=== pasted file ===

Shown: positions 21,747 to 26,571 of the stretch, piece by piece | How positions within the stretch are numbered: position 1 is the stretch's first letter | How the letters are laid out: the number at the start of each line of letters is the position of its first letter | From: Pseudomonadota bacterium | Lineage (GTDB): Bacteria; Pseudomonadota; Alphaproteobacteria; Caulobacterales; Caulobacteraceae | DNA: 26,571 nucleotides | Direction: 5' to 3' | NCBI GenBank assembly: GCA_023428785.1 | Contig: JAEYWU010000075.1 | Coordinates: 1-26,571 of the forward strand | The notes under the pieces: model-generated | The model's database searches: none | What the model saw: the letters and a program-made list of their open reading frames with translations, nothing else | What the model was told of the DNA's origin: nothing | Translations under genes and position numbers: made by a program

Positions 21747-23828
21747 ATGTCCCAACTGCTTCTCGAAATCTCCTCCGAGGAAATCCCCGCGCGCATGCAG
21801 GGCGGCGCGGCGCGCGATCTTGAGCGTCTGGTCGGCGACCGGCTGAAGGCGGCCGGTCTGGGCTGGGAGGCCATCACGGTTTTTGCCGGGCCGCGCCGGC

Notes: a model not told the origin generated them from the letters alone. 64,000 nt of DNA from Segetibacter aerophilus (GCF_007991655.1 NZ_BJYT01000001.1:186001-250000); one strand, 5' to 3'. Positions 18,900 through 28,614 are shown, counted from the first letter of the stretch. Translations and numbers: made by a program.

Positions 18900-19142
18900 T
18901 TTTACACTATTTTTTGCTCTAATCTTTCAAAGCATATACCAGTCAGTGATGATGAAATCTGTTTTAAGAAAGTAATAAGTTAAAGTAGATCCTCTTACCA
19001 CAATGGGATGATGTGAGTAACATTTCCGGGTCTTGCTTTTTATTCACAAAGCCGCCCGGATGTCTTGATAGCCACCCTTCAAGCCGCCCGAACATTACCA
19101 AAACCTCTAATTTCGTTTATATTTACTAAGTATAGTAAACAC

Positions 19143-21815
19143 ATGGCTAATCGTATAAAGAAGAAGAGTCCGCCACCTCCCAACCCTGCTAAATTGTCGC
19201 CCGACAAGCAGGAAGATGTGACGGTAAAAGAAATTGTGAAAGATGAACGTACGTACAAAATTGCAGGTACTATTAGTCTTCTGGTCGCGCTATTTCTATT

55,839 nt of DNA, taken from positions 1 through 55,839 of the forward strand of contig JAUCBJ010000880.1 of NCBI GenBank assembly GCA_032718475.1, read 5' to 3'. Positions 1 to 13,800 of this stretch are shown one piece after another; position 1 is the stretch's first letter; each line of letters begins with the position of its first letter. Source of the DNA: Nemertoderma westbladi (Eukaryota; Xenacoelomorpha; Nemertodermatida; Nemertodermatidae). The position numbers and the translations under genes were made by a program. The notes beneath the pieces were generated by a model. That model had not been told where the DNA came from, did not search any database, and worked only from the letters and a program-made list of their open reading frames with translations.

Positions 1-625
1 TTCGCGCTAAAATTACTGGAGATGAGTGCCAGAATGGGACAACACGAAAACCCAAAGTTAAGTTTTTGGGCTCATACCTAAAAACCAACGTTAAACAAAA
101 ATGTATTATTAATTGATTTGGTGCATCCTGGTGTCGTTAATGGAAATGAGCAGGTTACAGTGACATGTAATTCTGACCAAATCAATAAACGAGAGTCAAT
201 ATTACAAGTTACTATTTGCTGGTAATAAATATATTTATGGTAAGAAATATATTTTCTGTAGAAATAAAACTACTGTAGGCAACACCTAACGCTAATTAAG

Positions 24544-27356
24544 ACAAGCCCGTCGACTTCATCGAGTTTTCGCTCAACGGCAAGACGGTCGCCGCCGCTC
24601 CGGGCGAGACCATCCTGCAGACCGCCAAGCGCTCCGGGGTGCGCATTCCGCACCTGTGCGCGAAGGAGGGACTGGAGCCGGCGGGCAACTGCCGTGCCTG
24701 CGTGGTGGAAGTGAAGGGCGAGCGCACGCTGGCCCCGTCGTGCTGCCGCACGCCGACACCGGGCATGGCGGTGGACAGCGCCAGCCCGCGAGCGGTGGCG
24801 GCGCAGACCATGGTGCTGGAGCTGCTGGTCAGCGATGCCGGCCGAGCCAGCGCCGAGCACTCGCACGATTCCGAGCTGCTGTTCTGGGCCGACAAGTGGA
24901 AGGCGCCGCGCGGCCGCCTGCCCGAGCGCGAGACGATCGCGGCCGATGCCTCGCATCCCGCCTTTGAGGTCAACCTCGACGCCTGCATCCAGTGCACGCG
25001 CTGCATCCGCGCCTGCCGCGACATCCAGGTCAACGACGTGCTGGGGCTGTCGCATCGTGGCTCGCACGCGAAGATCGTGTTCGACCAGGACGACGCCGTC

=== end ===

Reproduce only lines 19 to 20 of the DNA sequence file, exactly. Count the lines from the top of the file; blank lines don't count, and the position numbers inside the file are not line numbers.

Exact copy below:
Positions 24544-27356
24544 ACAAGCCCGTCGACTTCATCGAGTTTTCGCTCAACGGCAAGACGGTCGCCGCCGCTC